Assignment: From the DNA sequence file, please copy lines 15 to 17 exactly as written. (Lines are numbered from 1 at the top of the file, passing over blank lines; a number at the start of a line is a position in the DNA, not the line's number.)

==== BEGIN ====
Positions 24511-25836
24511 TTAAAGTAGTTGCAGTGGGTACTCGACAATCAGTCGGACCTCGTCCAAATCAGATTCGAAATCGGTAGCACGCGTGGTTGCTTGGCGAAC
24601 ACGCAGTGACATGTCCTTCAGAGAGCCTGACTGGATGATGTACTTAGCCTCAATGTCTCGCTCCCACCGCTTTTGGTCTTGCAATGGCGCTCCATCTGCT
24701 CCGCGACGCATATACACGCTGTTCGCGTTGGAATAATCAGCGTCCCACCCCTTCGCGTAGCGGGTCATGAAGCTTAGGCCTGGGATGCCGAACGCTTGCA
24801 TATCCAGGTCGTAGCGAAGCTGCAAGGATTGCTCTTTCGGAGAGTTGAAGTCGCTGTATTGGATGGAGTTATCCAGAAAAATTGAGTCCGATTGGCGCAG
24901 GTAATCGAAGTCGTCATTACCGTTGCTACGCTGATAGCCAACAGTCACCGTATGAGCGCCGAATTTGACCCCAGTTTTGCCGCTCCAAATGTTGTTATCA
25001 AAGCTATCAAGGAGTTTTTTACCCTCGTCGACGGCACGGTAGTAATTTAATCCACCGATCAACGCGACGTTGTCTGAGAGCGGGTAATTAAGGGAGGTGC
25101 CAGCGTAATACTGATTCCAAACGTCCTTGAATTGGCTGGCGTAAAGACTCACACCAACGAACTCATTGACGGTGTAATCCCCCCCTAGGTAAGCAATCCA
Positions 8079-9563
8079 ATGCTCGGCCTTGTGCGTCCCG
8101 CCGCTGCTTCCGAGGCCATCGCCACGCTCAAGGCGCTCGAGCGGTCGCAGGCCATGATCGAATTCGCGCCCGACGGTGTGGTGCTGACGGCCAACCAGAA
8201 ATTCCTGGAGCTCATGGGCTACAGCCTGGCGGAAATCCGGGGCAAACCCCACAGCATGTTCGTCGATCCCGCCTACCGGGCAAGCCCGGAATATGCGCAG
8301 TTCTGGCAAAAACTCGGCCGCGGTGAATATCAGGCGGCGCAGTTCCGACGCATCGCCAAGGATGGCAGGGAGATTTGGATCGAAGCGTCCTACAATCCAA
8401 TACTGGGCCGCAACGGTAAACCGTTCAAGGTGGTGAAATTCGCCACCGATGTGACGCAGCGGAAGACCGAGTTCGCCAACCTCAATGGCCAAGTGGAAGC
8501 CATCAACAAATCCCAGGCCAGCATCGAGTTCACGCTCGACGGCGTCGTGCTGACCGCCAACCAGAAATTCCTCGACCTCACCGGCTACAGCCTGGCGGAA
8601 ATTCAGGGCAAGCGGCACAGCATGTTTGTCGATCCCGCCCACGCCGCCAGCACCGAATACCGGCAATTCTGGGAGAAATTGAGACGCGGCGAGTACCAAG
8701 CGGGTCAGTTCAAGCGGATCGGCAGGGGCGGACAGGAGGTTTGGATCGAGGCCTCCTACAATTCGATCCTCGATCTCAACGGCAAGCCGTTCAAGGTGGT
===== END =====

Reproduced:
8501 CATCAACAAATCCCAGGCCAGCATCGAGTTCACGCTCGACGGCGTCGTGCTGACCGCCAACCAGAAATTCCTCGACCTCACCGGCTACAGCCTGGCGGAA
8601 ATTCAGGGCAAGCGGCACAGCATGTTTGTCGATCCCGCCCACGCCGCCAGCACCGAATACCGGCAATTCTGGGAGAAATTGAGACGCGGCGAGTACCAAG
8701 CGGGTCAGTTCAAGCGGATCGGCAGGGGCGGACAGGAGGTTTGGATCGAGGCCTCCTACAATTCGATCCTCGATCTCAACGGCAAGCCGTTCAAGGTGGT